Comments from the NCSAC members were solicited on the Draft Main Study Protocol.  Topics included:
  • The target enrollment population
  • The sampling frame
  • The concept of a flexible approach for recruitment as well as an adaptive approach to monitor and adjust recruitment
  • Enriching the pool of eligible women who are likely to become pregnant
  • Comments on the proposed visit schedule
  • Comment on the proposed balance of face to face and remote visits. What factors should be considered if we substitute one for the other
  • Comments on a flexible approach to the timing  of data collection
2011 April 19, 2011 – The 28th Meeting of the National Children’s Study Federal Advisory Committee (NCSAC) The committee received Principal Investigator presentations on experiences in the Vanguard Study and discussed alternate models for secondary sampling units. Highlights of the meeting:
    • Principal investigator experiences in the Alternate Recruitment Substudy of the Vanguard Study Hi/Lo recruitment strategy overview
    • Update on provider-based recruitment strategy
    • Enhanced household-based recruitment strategy
    • Study sampling strategy: discussion of sampling alternatives––history and current activity
    • A new recruitment strategy for the Study
    • Discussion on sampling the population for the Study
2011 January 26, 2011 – The 27th Meeting of the National Children’s Study Federal Advisory Committee (NCSAC) The committee discussed ethical considerations of compensation for participating providers; sharing educational materials with participants and communities and received an update on Vanguard recruitment data and dissemination plans. Highlights of the meeting:
  • The NCSAC agreed that issues of and data from provider compensation should be further explored.
  • The NCSAC is in agreement that further investigation is needed on how to balance participant health education and confounding or biasing data; stakeholders and communities need to be involved in solutions.
  • The NCSAC agreed that the new formats for presenting data are much improved and informative about past activities.
  • The NCSAC agreed that the reasons for participants’ refusals, withdrawals, and loss of eligibility due to change in pregnancy status and moving should be further explored.
2010 October 14, 2010 – The 26th Meeting of the National Children’s Study Federal Advisory Committee (NCSAC) The committee heard comments from the Director of NIEHS and presentations on the qualification and validation of environmental assessments and considerations for analyte selection.  The committee also received an overview of the NCS informatics structure as well as Vanguard team presentations on tools and solutions for data capture. Highlights of the meeting:
    • Update on Vanguard Study recruitment
    • Qualification and validation of environmental assessments: considerations for environmental profiles and panels of analytes as they relate to child growth and development parameters as well as a hierarchy of index analytes.
    • Developing the 3rd edition of the American Academy of Pediatric’ Pediatric Environmental Health (Green Book)
  • Overview of proposed NIEHS Gulf Long-term Follow-up Study: long-term follow-up of oil spill clean-up workers and volunteers
  • NCS Information Management Systems updates: the NCS introduced the concept of facilitated decentralization of the NCS information management systems and the use of open source, non-proprietary data systems to support data collection and management.
2010 July 21, 2010 – The 25th Meeting of the National Children’s Study Federal Advisory Committee (NCSAC) The committee heard presentations on NCS Study Data Update, Real time analysis and reporting findings, Environmental methodologies. The NCSAC discussed how to improve efficiencies and maximize benefit to the Study. The possibility of reconstituting the subcommittees to address certain topics and issues, and the process for making formal recommendations was discussed.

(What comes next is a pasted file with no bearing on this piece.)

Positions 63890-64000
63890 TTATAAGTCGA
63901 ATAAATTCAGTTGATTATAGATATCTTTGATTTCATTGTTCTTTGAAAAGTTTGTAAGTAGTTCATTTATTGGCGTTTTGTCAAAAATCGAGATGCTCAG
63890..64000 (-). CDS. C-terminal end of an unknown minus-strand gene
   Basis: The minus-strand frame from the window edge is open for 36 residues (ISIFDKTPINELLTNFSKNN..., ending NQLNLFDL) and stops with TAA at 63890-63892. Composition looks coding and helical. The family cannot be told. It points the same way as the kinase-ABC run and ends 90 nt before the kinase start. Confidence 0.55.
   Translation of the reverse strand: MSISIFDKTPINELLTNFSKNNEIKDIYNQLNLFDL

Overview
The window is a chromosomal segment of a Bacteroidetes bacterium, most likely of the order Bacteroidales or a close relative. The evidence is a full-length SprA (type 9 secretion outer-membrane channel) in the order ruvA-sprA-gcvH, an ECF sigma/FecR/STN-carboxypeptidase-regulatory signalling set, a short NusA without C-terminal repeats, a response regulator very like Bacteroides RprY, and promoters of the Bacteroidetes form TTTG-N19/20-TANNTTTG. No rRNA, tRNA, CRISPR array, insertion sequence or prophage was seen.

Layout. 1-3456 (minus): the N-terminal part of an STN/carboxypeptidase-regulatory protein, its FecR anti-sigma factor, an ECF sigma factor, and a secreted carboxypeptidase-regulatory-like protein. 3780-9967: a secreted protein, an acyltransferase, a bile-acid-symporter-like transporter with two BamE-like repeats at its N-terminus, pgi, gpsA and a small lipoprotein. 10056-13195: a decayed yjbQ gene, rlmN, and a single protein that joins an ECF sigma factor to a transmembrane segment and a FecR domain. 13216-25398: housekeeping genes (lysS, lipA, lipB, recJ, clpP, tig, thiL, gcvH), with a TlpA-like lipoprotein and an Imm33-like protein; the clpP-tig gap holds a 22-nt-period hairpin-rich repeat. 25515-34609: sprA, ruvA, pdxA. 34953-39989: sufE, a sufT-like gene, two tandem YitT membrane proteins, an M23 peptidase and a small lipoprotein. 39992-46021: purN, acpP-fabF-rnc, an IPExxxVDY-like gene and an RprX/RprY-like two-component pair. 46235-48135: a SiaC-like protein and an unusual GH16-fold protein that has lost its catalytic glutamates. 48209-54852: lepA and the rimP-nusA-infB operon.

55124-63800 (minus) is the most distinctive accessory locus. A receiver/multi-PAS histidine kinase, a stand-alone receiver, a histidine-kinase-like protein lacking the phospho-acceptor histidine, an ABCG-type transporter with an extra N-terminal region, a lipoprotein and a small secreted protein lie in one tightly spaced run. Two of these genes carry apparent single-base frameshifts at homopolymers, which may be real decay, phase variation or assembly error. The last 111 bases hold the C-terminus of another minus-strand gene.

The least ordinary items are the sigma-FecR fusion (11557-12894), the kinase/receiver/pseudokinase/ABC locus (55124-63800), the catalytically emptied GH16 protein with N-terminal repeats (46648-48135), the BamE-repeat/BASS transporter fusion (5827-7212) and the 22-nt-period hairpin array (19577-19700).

2010 April 27, 2010 – The 24th Meeting of the National Children’s Study Federal Advisory Committee (NCSAC) The committee heard presentations on NCS Data Update, Legislative Update pertinent to Pediatric Research and the
NCS Communications Plan.
The NCSAC discussed several issues and made recommendations to the Study’s Program Office that included:
  • Clarifying the roles of the various advisory groups (for example, the NCSAC, the Interagency Coordinating Committee [ICC], and the Independent Study Monitoring and Oversight Committee [iSMOC])
  • Structuring the NCSAC meetings to allow for adequate discussion time
  • Presenting detailed Study data updates
  • Addressing study recruitment challenges
  • Focusing on study participant retention at future meetings
  • Summarizing the Study’s document translation policy
  • Identifying ways in which the NCSAC can publically support the Study.
2010 January 14, 2010 – The 23rd Meeting of the National Children’s Study Federal Advisory Committee (NCSAC)
  • Study update
  • Update on Vanguard Study recruitment and visits
  • Rationale for additional or alternate recruitment strategies that include Provider-based, Enhanced household enumeration and High-intensity/low-intensity (HiLo)
  • Report on data access
  • Overview of federated model of institutional review board (IRB) review of the Study
The Committee supports the piloting of alternate recruitment strategies.  Members also:
  • Emphasized the importance of collecting placenta data.
  • Recommended that the Study evaluate among the births the proportion that completes each data collection element at each of the prescribed collection times.
  • Cautioned Study Planners that changing the recruitment approach may change the type of people who are recruited into the Study.
  • Recommended an evaluation of the relationship between the interviewer type and the type of incentives on outcomes.
  • Recommended that the Study assess patients’ perceptions of influence and feelings of obligation because of a physicians’ referral.
  • Recommended that providers should include health education nurses and birthing class leaders.
  • Proposed the Study evaluate the inherent bias of the recruiter-based approach
  • Emphasized the importance of community engagement while implementing and evaluating the various recruitment strategies.
  • Expressed concern with how Study findings are shared with American Indian and Alaska Native populations.
  • Supported the Study’s approach to provide equal access to all potential investigators regardless of Study affiliation.
  6/12/2014
  6/12/2014